While the ascetic ideal represented a trick life played during its struggle against the imperative death wish of a decadent, the counter-ideal must reveal that trick and simultaneously enhance and justify the appropriate desire of the decadents to commit suicide.
Counter Ideal of Zarathustra
In his third essay, Nietzsche used most of his time disintegrating and reviewing the dominant ascetic ideal while dismissing plausible candidates for a novice counter-ideal. However, he did not propose his idea of the construct of the new counter-ideal (Loeb 172).
As a result, many scholars have found his conclusion as unconvincing, evasive, or a depiction of his character as the best at disintegrating than advancing a hypothesis. Nevertheless, scholars should consider Ecce Homo argument, which is in post-Zarathustra books, as presumed to be wholly critical and preliminary to the positive solutions, which Zarathustra had proposed in advance in Thus Spoke Zarathustra.
The reason for this attention is his testimony at the end of the essay of Genealogy that he belonged to his decadent age, and thus, is not healthy, strong, courageous, or free enough to speak with conviction on behalf of the requisite counter-ideal to object the ascetic ideal.
Conversely, he argues that he had to visualize a prospect man with the requisite inspiring wickedness and self-convinced intellectual malice. In this context, Nietzsche recognizes the immoralism of the counter-ideal and confesses to be less courageous or free to advocate it.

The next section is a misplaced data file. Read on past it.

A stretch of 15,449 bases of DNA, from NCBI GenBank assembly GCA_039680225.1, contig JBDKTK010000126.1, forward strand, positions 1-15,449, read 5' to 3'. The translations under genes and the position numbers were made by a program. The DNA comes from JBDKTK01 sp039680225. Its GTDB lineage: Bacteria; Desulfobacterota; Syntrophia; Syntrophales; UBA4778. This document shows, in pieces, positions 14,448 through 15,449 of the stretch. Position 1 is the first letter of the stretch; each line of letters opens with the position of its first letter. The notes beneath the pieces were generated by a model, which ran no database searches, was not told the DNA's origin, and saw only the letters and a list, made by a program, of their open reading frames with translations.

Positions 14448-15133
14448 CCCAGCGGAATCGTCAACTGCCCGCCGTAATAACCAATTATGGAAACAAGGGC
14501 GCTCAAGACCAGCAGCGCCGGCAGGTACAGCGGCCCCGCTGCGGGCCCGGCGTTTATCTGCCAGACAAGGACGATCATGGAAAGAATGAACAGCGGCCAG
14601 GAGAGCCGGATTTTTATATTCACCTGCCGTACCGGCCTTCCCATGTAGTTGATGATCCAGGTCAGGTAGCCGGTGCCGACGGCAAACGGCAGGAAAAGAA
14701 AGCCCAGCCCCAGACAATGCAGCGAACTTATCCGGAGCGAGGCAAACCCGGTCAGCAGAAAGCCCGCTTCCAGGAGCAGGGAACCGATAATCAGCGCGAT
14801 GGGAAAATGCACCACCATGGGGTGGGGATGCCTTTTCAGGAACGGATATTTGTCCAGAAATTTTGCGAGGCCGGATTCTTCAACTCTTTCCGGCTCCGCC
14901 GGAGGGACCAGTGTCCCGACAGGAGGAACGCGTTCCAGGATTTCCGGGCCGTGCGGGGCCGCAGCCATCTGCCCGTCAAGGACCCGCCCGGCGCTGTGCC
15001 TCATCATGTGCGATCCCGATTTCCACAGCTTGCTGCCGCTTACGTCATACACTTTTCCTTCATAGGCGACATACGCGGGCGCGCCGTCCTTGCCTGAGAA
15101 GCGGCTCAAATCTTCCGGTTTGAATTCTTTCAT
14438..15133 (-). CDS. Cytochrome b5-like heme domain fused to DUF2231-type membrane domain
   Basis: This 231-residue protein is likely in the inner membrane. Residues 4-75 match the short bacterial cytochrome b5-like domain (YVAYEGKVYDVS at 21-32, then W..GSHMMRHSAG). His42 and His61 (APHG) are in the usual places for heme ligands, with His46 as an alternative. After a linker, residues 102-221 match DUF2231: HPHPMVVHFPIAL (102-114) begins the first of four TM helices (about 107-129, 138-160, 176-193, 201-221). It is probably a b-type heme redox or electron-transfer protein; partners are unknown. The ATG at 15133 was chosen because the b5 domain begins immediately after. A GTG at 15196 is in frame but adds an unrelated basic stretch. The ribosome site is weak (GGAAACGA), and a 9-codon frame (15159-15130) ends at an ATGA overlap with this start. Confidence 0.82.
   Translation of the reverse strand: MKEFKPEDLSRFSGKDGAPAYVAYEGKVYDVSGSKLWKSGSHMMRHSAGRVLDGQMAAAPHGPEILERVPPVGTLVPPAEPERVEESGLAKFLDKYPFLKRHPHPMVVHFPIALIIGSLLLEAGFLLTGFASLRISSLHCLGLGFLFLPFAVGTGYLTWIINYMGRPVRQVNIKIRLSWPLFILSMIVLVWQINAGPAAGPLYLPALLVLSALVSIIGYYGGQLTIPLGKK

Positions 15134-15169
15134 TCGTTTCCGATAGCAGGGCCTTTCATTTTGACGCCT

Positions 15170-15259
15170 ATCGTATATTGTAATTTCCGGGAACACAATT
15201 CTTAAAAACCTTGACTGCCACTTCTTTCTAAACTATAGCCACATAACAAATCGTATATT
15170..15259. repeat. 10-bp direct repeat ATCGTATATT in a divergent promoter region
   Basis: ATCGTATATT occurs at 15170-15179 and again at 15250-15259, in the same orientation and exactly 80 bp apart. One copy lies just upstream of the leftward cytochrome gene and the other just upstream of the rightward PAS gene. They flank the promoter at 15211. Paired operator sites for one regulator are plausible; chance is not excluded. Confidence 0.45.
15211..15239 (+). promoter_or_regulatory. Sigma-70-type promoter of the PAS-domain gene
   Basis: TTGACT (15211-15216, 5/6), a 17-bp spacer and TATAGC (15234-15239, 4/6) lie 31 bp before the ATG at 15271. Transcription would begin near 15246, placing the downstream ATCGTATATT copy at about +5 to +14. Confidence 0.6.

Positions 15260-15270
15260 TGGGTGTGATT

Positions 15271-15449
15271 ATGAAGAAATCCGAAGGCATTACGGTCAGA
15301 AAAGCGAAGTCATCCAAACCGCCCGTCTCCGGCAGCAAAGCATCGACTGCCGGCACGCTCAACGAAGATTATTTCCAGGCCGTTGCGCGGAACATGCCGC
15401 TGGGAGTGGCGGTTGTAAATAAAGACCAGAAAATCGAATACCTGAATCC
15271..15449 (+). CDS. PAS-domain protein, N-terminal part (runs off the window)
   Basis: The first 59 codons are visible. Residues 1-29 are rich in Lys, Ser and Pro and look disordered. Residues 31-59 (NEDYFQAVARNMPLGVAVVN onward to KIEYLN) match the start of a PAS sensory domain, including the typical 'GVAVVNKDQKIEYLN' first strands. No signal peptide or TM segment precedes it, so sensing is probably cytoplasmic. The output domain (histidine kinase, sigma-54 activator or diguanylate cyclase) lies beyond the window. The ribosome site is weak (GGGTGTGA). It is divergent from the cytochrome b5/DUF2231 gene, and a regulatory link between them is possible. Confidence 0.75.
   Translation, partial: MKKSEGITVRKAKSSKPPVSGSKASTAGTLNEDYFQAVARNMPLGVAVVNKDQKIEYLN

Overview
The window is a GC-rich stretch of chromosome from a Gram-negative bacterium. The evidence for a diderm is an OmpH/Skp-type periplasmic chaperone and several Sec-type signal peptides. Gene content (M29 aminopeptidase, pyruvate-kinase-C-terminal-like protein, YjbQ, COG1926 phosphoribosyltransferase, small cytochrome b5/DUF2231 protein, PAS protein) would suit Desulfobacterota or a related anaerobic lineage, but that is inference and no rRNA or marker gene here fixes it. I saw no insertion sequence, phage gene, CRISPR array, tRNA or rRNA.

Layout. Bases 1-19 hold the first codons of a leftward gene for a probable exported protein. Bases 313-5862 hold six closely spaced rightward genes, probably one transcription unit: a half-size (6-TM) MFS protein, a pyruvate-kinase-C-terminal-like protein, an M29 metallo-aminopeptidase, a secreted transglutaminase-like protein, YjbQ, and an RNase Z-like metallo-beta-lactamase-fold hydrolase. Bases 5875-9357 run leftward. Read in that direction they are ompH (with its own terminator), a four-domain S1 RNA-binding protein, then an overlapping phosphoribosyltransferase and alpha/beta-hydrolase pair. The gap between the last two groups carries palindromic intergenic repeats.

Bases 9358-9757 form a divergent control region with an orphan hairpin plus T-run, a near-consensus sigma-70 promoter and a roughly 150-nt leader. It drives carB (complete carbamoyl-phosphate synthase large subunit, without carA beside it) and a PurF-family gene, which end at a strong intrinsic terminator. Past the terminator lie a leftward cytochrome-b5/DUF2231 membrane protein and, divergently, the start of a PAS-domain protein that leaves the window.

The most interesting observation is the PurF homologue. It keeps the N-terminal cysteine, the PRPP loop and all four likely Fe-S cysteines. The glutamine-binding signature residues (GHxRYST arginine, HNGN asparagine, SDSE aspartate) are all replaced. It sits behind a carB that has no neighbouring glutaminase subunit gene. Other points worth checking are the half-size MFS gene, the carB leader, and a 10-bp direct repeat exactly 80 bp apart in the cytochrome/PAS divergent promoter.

According to him, it will take a man belonging in the future era to liberate his contemporaries from the past ideal such as intense nausea, the will to oblivion, and the nihilism. Since Nietzsche argues that the decadence of humankind induces the great nihilism that represents humankind weariness over its own decadence. Hence, the life-affirming aspect is necessary in the facilitation of suicide in humans.
In Ecce Homo analysis of the Genealogy, Nietzsche states that ascetic ideal has immense influence due to ideal independence in spite of the harm associated with it. Noteworthy, counter-ideal was nonexistent until Zarathustra was conceived. Nietzsche attested that the counter-ideal did not originate from him, thus, he did not explain it in the range of work that projected his perspective, not even in the Genealogy.
In light of his conclusion of the second essay, he asserts that it is proper for him to keep silent to avoid interfering with the ascetic ideal than be an atheistic Zarathustra (Loeb 172). Presumably, he could interfere because by writing in his perspective, he would be too afraid to express the sublimely evil and rationally malicious perspective of the desired counter-ideal.